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Pioneering use of gene therapy for pain 

Pioneering use of gene therapy for pain
Pioneering use of gene therapy for pain

Vadym Biloshytsky

, and Roman Cregg

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date: 17 September 2021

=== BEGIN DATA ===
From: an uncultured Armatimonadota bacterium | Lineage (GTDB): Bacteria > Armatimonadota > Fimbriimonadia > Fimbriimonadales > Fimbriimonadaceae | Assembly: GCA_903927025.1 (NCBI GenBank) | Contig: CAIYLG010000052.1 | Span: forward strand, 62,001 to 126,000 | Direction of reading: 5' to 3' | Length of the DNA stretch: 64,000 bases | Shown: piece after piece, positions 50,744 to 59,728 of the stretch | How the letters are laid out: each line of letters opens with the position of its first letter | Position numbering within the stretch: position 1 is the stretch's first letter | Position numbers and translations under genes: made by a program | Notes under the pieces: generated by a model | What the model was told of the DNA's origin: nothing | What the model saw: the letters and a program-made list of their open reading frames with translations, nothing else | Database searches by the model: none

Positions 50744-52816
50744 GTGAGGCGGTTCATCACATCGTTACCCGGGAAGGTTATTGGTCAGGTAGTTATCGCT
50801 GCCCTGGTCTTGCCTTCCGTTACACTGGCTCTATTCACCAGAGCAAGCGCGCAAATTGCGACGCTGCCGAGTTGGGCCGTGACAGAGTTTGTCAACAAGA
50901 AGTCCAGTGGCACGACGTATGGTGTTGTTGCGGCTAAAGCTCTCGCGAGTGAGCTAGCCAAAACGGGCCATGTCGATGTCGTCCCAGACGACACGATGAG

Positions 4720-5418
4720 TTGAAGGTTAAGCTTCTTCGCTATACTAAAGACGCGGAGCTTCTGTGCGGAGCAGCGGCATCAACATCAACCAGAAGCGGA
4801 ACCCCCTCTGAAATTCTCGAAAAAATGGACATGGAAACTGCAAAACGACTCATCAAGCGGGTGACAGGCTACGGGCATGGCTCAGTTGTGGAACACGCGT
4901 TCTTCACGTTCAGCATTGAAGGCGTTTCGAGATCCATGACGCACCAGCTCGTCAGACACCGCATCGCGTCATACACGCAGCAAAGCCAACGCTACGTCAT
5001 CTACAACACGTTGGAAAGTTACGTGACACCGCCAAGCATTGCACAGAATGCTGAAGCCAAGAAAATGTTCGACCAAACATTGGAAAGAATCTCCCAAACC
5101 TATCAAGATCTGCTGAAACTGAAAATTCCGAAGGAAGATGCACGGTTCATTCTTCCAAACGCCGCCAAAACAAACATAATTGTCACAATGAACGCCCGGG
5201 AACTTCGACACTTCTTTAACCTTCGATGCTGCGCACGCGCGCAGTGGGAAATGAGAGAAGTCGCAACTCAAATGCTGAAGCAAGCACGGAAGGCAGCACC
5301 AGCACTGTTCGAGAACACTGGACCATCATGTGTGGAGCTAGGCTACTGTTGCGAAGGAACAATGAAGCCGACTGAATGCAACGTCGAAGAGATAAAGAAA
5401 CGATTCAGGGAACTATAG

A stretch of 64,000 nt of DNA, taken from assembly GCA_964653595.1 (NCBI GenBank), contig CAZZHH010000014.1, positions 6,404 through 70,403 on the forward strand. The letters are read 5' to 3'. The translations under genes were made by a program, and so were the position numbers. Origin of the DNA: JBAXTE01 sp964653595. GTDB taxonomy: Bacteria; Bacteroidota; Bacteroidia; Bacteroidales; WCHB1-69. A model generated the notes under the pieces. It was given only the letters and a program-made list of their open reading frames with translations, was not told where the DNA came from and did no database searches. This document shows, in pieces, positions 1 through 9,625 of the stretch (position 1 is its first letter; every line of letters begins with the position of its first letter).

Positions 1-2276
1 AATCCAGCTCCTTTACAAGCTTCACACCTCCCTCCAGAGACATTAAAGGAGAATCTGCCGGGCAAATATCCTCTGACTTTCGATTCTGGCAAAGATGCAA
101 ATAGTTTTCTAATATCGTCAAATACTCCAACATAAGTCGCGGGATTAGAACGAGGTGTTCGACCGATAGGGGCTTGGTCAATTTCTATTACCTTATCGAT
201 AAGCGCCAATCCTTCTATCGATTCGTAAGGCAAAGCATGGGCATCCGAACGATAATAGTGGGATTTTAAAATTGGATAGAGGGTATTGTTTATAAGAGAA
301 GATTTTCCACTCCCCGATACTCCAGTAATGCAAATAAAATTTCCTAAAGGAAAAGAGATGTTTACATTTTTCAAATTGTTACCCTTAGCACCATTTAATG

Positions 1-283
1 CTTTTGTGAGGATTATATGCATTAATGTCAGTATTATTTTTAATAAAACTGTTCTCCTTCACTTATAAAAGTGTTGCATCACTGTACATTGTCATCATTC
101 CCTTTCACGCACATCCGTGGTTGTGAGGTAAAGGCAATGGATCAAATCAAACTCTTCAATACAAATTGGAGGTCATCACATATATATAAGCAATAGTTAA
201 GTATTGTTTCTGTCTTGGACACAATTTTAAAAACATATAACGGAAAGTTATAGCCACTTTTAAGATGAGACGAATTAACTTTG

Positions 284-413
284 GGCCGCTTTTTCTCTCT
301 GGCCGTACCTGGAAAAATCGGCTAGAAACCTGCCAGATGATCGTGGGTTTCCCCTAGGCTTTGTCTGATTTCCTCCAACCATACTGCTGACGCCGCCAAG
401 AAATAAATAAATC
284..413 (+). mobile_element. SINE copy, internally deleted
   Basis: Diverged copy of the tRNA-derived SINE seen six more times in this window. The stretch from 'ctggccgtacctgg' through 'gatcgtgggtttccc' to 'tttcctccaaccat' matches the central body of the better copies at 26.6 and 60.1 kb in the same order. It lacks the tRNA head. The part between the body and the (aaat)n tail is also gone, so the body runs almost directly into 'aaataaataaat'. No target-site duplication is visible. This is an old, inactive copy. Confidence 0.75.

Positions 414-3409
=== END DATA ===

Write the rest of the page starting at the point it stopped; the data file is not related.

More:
The landmark paper discussed in this chapter is ‘Gene therapy for pain: Results of a Phase I clinical trial’, published by Fink et al. in 2011. In this study, the first of its kind, researchers studied the efficacy and safety of a modified herpes simplex virus (HSV) vector used to deliver PENK, which encodes proenkephalin, which is cleaved into the enkephalin peptides Met-enkephalin and Leu-enkephalin, which induce analgesia by acting on opioid receptors. The development of the HSV vector was based in part on results studies in which adenovirus, adeno-associated virus, or non-viral vectors were used to overexpress genes. Overexpression of a variety of large molecules leads to a reduction in pain-related behaviour in animals. Gene therapy in the treatment of chronic pain seems to offer a promising alternative to systemic or highly invasive therapies. However, additional research is needed to determine the safety, effectiveness, and cost-efficiency of this approach.

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